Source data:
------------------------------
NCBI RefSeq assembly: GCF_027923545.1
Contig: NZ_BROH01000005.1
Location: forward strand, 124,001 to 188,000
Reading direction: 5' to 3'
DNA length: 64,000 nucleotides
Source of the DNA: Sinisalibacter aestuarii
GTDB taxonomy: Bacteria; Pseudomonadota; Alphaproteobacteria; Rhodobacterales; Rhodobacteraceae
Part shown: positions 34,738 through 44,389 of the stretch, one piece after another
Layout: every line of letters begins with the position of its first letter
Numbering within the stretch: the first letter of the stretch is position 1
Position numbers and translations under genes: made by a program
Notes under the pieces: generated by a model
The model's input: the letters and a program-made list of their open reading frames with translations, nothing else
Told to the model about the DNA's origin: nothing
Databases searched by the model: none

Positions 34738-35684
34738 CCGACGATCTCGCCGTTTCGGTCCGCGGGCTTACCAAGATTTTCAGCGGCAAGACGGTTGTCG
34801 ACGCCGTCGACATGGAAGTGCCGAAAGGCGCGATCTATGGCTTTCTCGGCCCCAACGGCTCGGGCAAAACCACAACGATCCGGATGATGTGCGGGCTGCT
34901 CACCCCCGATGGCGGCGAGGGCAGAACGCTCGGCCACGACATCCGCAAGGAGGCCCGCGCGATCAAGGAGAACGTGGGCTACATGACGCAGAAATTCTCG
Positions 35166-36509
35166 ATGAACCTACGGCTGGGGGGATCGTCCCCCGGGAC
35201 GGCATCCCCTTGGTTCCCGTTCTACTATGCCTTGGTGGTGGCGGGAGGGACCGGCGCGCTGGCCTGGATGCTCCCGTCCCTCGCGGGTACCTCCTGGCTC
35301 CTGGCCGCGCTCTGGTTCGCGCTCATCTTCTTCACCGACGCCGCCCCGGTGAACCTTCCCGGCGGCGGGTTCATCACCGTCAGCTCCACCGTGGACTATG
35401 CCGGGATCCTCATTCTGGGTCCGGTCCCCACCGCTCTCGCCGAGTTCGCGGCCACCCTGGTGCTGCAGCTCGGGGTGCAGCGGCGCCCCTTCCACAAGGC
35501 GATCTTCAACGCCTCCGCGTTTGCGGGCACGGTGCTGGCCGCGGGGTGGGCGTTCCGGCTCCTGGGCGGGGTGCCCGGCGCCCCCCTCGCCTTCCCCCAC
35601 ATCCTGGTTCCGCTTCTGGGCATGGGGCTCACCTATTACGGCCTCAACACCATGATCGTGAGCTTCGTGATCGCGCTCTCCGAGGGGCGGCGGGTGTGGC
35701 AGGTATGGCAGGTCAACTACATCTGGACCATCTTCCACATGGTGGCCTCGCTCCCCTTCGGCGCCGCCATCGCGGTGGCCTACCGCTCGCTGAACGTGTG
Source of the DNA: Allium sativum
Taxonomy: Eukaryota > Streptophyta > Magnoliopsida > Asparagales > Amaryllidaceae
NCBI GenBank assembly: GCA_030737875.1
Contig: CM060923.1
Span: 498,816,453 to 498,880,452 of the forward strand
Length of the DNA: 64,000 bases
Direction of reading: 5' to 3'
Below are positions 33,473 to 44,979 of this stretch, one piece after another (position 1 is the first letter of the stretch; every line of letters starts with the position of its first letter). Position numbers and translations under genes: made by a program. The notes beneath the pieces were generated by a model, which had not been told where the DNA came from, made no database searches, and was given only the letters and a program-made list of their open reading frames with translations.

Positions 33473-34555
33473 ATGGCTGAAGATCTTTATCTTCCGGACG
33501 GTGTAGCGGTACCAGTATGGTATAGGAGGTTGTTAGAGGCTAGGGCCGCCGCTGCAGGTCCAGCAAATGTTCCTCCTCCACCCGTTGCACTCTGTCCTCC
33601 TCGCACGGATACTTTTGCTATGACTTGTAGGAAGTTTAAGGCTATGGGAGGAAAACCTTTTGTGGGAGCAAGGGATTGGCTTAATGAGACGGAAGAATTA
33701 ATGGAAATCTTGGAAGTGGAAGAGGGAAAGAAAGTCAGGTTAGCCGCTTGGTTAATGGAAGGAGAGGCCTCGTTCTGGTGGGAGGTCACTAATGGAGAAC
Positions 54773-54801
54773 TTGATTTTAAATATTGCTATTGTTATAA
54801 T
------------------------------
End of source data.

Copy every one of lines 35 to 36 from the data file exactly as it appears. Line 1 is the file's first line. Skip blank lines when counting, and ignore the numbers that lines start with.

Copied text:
Below are positions 33,473 to 44,979 of this stretch, one piece after another (position 1 is the first letter of the stretch; every line of letters starts with the position of its first letter). Position numbers and translations under genes: made by a program. The notes beneath the pieces were generated by a model, which had not been told where the DNA came from, made no database searches, and was given only the letters and a program-made list of their open reading frames with translations.

Positions 33473-34555